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Top 10 credit mistakes

Monday, February 04, 2019

Top 10 credit mistakes

Written by: Rising Point Solutions Regional Manager, Houston - Matt Brouse



Credit can be straight forward in some respects and completely confusing in others, especially when you are looking online, and you get multiple answers for the same question. We have compiled a list of the 10 most common credit mistakes, so that you can avoid them in the future and prevent you from taking a dip in your credit score.

10) Opening More Cards

Yes, there is such a thing as TOO MUCH credit. Although it is always good to have a few cards opened in your name to help you build credit, it is not always as easy as opening another card to increase the scores. In fact, you could take a small decrease in score if you already have too many cards opened. You want to have 3 to 4 credit cards opened in your name. For every card you open after 3 to 4 cards, the law of diminishing return kicks in. Opening a fifth and sixth card will not give you the same benefit that the first 3 or 4 did.

9) Applying for Too Much Credit

Not only is having too many credit cards opened a bad thing but applying for credit too many times can also have a negative impact on your score. If you apply for a loan and are denied, do not try to go to 10 different places to attempt to get the approval from someone else. It is not a bad idea to give a few places a try when denied, but when you start pulling your credit 4,5 and 6 times in the same month, you will run into issues with the inquiries pulling the score down. This is because the scoring formula sees multiple pulls in a short time frame as you trying to get credit you do not "deserve".

8) Auto Loan Pulls

Auto loan pulls are completely different than most other financing pulls of credit. When you go into an auto dealership often your credit will be pulled 5 or more times in one sitting. This is possible because the dealership will send your information to several financiers to get the best rate for you (or the dealership). Technically you can shop around for an auto loan through several different financiers and it will only show one inquiry that affects the score. So why does it matter if they pull the credit 5 times? More often than not the financiers that the dealership send your information to will code the inquiry differently than an auto loan. If the inquiry code does not show "auto loan" then the scoring formula cannot determine whether you pulled credit for an auto loan, a credit card, or a personal loan. If this happens you run the risk of each credit pull hitting you once, meaning you have pulled 5 inquiries in one sitting. This makes the scoring formula think that you are trying to get financing that you do not deserve. It is not uncommon to drop 10-15 pts. on a credit score just from attempting to pull your credit for an auto loan.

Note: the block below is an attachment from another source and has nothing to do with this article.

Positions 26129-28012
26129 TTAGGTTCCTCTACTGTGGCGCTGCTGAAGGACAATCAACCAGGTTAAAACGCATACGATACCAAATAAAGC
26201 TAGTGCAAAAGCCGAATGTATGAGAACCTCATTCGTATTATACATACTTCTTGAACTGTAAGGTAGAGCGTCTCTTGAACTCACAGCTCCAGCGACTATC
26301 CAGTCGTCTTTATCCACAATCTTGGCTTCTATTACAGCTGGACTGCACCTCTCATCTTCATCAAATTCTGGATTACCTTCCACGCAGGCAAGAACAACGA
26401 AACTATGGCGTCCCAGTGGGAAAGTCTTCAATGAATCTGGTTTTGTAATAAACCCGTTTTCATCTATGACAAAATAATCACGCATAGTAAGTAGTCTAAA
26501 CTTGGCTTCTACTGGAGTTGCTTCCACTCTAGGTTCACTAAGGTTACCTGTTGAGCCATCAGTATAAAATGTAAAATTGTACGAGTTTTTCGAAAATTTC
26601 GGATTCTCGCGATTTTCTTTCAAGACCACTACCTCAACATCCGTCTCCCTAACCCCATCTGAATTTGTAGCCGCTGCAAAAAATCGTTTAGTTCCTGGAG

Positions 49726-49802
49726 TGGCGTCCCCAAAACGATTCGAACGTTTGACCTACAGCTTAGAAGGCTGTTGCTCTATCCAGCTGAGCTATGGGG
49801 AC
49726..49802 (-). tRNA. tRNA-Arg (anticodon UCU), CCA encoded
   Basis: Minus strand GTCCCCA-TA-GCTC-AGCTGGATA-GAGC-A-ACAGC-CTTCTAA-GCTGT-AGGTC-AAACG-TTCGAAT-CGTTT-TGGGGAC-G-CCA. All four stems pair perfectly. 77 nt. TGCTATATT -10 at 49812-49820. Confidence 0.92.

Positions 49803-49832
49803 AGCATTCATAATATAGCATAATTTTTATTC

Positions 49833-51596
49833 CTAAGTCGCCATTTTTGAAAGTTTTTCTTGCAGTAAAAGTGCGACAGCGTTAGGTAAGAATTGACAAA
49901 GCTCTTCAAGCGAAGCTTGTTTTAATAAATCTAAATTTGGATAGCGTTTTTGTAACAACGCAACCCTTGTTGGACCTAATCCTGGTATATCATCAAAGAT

7) Maxing Out Cards

Maxing out credit cards makes it look like you are living above your means. Maybe you bought a few Christmas presents on a credit card instead of your debit because you were waiting for your holiday bonus to come in, or maybe you used the card for a business expenditure and you have not yet brought the balance down. On a month by month basis, having a high credit card balance, in respect to the credit limit, can drop your score 20 pts or more. Only use 30% or less of your credit limit during any given month. This ensures that no matter who pulls your credit or when they pull your credit, you have the highest score you possibly can have at that moment in time. BONUS: You always want the best score, right? Only use 1-19% of the credit limit, this will give you the most bang for your buck.

6) Not Checking Credit

 If you are not checking your credit monthly or at least every quarter (every 3 months) then you are doing yourself a disservice. In today's day and age, you never know who might have enough of your personal information or card information to make a purchase without your permission. If you do not know what is on your credit, then you do not know if everything reporting to your name is yours. Far too often someone else's info is being reported to your credit report or someone has stolen your personal information without you even knowing. If you are tracking your credit you can resolve these issues far quicker than if you find out at the time of your next financing pull.